National Parks Pull Black Panther Project Money After Police Groups Complain

BLACK PANTHERS, TEENAGERS AND CHILDREN ALIKE, GIVE THE PANTHER BLACK POWER SALUTE OUTSIDE THEIR LIBERATION SCHOOL IN THE FILLMORE DISTRICT OF SAN FRANCISCO. DECMEBER 20, 1969. UPI B/W PHOTOGRAPH.' Credit: Image via Getty

The National Park Service has decided to drop $98,000 in funding that was slated to go to a project that would have honored the Black Panther Party. The decision was made after the Fraternal Order of Police voiced to President Donald Trump their disapproval of the arrangement.

According to a PBS News Hour report, the police union sent a letter to the President expressing anger that the Park Service was going to honor a group that was involved in the death of a Park Ranger in 1973. A Black Panther member was convicted in the killing of Ranger Kenneth Patrick while he was on duty at that time. 

The National Park Service had pledged the money to the University of California, Berkeley where it was going to be put towards a two-year long research project on the Black Panthers.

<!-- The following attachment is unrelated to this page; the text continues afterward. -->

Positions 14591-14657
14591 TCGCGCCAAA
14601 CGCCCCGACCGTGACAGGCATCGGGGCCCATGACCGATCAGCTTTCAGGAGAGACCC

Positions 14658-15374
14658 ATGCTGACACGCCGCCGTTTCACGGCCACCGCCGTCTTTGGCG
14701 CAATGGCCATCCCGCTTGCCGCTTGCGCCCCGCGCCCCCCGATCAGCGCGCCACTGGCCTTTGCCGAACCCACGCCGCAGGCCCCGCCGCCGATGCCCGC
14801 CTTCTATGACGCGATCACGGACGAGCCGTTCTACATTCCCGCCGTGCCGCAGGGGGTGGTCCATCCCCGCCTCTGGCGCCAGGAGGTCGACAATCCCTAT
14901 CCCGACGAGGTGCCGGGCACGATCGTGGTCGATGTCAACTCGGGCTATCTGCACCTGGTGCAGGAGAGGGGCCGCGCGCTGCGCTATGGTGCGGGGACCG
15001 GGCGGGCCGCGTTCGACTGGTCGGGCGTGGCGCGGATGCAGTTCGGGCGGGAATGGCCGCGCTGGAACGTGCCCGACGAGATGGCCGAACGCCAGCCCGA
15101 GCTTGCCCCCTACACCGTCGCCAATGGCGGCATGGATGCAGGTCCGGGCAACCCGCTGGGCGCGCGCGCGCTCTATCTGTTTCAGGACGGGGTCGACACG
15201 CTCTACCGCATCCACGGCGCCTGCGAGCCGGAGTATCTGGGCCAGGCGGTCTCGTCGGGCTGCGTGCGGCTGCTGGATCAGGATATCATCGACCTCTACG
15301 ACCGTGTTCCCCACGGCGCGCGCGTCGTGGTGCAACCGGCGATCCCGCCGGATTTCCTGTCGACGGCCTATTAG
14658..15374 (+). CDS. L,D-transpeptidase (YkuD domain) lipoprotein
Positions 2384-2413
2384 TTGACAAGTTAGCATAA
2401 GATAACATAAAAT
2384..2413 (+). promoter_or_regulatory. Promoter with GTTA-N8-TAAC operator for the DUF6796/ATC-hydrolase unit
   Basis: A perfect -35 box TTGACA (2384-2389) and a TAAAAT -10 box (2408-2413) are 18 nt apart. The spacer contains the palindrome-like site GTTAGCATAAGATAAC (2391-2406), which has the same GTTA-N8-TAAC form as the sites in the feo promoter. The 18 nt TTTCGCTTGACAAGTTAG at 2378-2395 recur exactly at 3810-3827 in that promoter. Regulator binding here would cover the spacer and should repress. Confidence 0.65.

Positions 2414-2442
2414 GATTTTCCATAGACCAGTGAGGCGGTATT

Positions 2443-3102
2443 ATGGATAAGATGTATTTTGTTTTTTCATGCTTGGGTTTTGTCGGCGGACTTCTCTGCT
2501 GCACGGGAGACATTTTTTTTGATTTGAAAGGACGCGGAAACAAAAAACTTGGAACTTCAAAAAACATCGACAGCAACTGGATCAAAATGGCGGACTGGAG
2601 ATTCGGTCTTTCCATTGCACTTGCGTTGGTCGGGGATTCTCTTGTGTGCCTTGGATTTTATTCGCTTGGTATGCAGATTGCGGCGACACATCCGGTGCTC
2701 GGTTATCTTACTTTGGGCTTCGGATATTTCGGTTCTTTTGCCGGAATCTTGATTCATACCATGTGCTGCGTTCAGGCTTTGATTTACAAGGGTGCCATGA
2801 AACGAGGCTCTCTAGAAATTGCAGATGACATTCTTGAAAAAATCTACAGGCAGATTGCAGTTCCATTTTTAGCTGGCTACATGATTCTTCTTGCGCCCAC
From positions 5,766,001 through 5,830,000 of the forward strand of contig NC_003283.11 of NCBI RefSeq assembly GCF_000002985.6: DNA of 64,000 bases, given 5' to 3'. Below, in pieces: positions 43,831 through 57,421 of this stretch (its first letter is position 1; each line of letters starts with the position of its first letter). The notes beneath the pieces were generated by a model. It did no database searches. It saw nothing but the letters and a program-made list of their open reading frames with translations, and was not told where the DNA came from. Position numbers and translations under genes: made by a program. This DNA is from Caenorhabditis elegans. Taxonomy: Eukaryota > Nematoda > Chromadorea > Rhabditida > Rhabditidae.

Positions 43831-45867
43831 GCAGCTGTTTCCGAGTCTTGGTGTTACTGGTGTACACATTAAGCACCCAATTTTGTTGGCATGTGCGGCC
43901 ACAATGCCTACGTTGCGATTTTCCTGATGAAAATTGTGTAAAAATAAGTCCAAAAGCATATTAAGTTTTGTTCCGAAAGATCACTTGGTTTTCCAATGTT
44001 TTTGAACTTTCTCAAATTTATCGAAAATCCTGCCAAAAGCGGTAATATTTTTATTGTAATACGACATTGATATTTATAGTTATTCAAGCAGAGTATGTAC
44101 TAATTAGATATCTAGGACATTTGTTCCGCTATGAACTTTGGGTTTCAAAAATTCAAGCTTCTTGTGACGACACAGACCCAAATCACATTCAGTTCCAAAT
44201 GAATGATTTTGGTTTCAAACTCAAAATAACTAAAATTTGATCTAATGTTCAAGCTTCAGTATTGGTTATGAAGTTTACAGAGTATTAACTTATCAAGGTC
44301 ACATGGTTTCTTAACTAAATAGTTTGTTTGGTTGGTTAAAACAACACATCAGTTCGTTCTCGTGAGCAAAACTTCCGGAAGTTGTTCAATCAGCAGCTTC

The Fraternal Order stated in their letter to Trump that the Panthers only brought hurt to families of their victims and that they were anti-American. “Why would the NPS seek to commemorate the activities of an extremist separatist group that advocated the use of violence against our country—a country they perceived as their enemy?” the group wrote.

Representative Barbara Lee, a Democrat from California, disagreed with the decision, noting that the Black Panther Party was, “an integral part of the civil rights movement and the public has a right to know their history.”

The National Park Service responded to their decision to pull the University's funding with a statement from its spokesman Jeremy Barnum, in which he said they'd never actually come to a final decision about whether to fund the project. There was an "additional review of the project," he said, and that is when the choice was made to pull funds. 

Read the full report here.